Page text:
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Impacts of Livestock Grazing on the Steppe Plant Community of Eastern Shore Valleys of Lake Hovsgol, Northern Mongolia

Lkhagva Ariuntsetseg

Steppe plant communities were investigated along a livestock grazing gradient in six eastern shore valleys of Lake Hovsgol, Northern Mongolia. The goal of this study is to describe the steppe vegetation in four strata of a semiarid mountain landscape: south-facing upper and lower steppe, riparian zone and north-facing lower steppe with the goal of examining how livestock grazing, slope, and aspect influence plant community structure and composition. This region has a long history of grazing.

Not only the six study valleys along the livestock grazing differed in plant community structure, composition and biomass but also plant communities along the landscape strata within one valley were different. There were two different trends of responses of plant species richness and dominance as apparent responses to livestock grazing. Plant species richness decreased in both south-facing upper and lower steppe, but increased in north-facing lower steppe and riparian zones of the heavily grazed valleys. The opposite pattern occurred in species dominance. The dominance of grazing tolerant and unpalatable species increased in south-facing steppe.

Both the north facing steppe and riparian zone of ungrazed valleys are narrow ecological habitats for plants because they have a high soil moisture content, low soil temperature due to the wide-spread distribution of permafrost and receiving less direct solar radiation than the south facing steppe. Soil moisture is 60-70% and soil temperature is 5-6°C in the north facing lower steppe, 40-50% and 7-8°C in riparian zone of ungrazed valleys; in contrast, 10-20% and 15-20°C in north facing lower steppe, 30-40% and 10-12°C in the riparian zone of heavily grazed valleys. This narrow ecological condition contributes to the dominance of moss and cool season species of sedges that are characteristic of vegetation in permafrost distributed regions with no large effect of herbivores. Heavy grazing by livestock in the riparian zone and north facing steppe appears low soil moisture and high soil temperature, this condition prohibits the high dominance in growth of the moss and cool season sedges and supports the growth of the other forbs.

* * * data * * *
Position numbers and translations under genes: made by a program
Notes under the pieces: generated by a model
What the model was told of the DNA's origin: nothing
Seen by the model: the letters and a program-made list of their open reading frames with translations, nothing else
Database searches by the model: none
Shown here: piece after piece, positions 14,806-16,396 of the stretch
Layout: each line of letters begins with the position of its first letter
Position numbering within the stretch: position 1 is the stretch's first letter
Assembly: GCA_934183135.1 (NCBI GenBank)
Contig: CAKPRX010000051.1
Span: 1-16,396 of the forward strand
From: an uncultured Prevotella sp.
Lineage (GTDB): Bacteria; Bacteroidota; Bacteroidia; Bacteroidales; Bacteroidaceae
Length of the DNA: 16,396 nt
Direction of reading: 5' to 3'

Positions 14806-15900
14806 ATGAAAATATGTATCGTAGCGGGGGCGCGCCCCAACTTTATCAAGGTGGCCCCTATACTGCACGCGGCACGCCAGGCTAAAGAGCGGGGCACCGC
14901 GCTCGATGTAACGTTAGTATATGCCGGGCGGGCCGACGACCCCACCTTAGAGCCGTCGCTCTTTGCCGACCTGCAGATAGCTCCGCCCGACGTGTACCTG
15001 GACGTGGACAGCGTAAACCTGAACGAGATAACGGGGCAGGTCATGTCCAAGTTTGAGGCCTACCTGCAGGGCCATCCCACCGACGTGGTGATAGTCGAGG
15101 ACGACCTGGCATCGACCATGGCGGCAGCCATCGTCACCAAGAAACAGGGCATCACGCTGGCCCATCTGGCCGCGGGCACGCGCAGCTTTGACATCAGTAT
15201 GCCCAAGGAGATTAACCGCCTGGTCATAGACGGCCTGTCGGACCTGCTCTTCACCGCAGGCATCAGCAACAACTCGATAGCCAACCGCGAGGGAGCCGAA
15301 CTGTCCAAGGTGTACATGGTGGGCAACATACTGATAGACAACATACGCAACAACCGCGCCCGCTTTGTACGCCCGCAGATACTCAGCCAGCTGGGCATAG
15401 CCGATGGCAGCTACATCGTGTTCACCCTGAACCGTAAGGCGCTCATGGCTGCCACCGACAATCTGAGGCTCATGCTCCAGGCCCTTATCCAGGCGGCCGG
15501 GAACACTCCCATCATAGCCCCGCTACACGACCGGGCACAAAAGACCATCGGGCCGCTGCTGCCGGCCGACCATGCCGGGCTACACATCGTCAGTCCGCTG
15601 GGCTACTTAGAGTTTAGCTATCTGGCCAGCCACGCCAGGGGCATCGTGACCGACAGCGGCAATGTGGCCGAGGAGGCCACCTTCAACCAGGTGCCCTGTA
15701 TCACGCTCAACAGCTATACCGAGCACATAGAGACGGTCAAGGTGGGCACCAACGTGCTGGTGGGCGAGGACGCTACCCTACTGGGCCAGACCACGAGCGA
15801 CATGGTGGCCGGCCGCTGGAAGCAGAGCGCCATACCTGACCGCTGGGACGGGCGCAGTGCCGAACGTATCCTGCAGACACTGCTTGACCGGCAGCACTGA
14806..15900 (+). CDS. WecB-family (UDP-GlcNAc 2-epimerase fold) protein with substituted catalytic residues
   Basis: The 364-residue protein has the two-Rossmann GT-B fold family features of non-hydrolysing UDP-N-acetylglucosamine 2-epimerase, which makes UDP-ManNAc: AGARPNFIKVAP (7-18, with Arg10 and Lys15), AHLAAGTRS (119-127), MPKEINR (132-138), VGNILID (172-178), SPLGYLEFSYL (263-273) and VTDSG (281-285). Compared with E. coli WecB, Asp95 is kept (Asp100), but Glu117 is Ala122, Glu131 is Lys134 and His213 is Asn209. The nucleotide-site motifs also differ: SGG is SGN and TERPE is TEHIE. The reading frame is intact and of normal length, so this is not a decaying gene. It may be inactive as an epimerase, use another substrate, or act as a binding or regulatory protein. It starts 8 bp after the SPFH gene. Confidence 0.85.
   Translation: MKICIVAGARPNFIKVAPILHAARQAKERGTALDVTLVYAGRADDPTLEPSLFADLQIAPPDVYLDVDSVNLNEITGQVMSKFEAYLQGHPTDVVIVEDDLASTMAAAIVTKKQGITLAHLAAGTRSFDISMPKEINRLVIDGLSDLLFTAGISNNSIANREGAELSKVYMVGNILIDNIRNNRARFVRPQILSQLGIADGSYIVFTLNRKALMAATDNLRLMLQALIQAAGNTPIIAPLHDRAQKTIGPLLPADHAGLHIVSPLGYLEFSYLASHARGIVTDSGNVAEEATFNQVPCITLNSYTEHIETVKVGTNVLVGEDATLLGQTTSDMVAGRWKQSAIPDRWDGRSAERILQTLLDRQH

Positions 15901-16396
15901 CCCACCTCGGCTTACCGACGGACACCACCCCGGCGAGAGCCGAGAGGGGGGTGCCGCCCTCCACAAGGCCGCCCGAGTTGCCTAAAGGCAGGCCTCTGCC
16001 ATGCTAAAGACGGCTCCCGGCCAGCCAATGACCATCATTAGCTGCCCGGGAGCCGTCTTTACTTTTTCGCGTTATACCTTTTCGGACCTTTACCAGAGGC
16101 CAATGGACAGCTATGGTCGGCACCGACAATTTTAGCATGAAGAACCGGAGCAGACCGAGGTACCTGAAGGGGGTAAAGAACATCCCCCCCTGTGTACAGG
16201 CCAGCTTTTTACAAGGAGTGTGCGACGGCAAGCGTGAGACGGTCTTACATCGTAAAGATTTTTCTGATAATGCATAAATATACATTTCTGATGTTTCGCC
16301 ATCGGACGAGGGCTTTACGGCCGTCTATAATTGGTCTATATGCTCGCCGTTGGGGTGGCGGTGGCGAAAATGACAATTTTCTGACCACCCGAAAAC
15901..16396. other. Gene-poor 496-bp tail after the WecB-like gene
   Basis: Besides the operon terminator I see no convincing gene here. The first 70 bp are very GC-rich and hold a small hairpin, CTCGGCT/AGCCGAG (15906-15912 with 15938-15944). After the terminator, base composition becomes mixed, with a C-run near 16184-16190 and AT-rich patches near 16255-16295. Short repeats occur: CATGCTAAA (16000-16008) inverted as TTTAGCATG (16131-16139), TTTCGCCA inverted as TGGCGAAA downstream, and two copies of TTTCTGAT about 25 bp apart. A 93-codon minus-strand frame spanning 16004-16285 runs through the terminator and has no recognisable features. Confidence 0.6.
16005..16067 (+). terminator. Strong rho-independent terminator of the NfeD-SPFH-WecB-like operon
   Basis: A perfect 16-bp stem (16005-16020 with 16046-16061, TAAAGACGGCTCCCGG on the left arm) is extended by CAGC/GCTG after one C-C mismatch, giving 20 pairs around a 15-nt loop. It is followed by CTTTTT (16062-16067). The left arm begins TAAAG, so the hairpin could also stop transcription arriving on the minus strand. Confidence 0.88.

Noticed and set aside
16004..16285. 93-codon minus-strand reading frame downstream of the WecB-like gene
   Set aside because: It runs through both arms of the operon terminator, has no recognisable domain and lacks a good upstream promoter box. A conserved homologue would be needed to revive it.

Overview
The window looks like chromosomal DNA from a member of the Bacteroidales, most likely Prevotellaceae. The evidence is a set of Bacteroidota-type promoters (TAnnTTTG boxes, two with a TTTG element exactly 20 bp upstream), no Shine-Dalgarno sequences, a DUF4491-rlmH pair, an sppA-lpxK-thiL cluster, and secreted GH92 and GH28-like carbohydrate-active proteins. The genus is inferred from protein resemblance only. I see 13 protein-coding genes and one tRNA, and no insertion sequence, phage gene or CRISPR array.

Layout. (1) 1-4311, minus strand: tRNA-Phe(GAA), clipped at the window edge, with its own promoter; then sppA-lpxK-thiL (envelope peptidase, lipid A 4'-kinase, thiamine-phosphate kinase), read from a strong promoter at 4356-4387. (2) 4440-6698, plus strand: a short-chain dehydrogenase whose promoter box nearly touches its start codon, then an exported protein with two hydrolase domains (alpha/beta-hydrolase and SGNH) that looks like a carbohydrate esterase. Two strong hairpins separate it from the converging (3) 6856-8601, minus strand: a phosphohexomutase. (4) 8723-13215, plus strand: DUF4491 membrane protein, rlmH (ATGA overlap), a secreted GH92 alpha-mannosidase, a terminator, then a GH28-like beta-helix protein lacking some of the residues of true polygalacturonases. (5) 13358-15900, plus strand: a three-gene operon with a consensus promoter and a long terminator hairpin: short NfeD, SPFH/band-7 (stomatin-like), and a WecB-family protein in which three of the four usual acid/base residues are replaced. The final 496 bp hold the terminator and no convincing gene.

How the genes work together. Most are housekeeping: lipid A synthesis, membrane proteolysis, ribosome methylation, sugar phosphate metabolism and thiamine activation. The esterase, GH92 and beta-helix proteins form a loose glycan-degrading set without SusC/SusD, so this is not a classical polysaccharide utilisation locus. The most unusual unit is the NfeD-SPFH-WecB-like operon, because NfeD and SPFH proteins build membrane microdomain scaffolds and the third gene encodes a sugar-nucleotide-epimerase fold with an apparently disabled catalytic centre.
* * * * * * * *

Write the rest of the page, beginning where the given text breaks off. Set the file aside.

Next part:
Intensive livestock grazing can graze unselectively and create widespread erosive, detrimental soil disturbances, leaving only a few tolerant plant species. In both south facing upper and lower steppe of the heavily grazed valleys abundance of unpalatable species Thymus gobicus, Potentilla acaulis and Artemisia frigida were increased and constituted more than half percent of the total green plant biomass of the communities. All the dominant species are high resistance to grazing. In riparian zone Carex duriuscula was dominant and Leymus chinensis and Potentilla anserina were codominants where as Festuca lenensis, Koeleria macrantha, Artemisia commutata, Hierochloe sp. and Helictrotrichon schellianum were dominated in north facing lower steppe of the heavily grazed valleys. All the species are xerophytic and highly palatable grasses to sheep and goat.